No heat from the Arrow pipe. The suspension was softer than my Street Triple, but for my 160 lbs, it was not a significant issue. Tires? Well, unfortunately, it has Trail Wings on the rims. I’m not a fan of these tires. My VStrom has them as well, so I look forward to changing both. With that said, I leaned the bike fairly hard on a few occasions and didn’t have any concern.DSC_0217

On the down side, the bike is heavy. Truth be told, you only really notice it when you tip the bike up off the sidestand. Once underway, the weight is not so noticeable. The steering feels heavy at low speed until you get accustomed to it. And the bars are pretty wide. Yes, I know, that’s the idea…it’s a Scrambler. I will probably replace those eventually with narrower bars. Black ones of course. The combination of no wind protection and the wide bars were the only real distraction to the 6 hour road trip. Running at 55 I don’t think it would have been an issue at all, but running near 80 all that time did, admittedly, wear on my neck a little bit…and I’m used to riding “naked.”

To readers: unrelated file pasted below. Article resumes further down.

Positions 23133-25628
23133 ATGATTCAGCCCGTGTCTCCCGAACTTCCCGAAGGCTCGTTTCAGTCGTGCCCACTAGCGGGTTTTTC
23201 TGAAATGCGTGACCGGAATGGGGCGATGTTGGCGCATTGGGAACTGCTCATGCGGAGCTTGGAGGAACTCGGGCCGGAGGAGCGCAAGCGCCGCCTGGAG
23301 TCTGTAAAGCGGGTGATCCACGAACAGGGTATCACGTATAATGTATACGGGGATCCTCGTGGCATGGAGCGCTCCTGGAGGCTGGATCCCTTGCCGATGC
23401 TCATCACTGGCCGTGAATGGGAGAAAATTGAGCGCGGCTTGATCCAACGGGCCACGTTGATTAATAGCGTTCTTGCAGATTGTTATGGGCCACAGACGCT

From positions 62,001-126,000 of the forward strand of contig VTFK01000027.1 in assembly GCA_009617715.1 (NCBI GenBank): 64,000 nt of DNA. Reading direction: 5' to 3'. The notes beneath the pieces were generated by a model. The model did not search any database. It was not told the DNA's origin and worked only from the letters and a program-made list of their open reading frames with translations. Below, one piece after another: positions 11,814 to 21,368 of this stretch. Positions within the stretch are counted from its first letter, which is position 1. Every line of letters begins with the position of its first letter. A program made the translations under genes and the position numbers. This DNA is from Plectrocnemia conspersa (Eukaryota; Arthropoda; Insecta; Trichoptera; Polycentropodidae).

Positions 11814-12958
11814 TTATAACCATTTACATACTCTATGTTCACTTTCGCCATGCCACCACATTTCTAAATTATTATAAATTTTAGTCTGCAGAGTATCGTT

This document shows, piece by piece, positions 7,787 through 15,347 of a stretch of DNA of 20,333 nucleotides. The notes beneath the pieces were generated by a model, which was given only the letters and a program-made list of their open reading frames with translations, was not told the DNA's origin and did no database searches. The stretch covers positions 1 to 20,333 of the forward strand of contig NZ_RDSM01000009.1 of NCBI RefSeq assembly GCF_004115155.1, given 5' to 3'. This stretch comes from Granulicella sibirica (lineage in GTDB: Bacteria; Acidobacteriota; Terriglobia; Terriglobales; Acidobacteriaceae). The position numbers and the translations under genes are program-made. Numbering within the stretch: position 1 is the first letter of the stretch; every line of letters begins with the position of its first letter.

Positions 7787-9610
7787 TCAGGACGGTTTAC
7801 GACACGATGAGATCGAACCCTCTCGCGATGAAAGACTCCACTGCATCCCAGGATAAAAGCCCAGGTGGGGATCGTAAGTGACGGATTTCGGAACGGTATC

In my opinion, the bike is a beauty. I specifically wanted the matte green (because I’m too cheap to buy a new one in matte blue!). It has almost all the accessories I wanted: Arrow pipes, solo seat, Dart shield, engine guards and skid plate. I will probably add handguards and some day, a Claude built sidecar.DSC_0214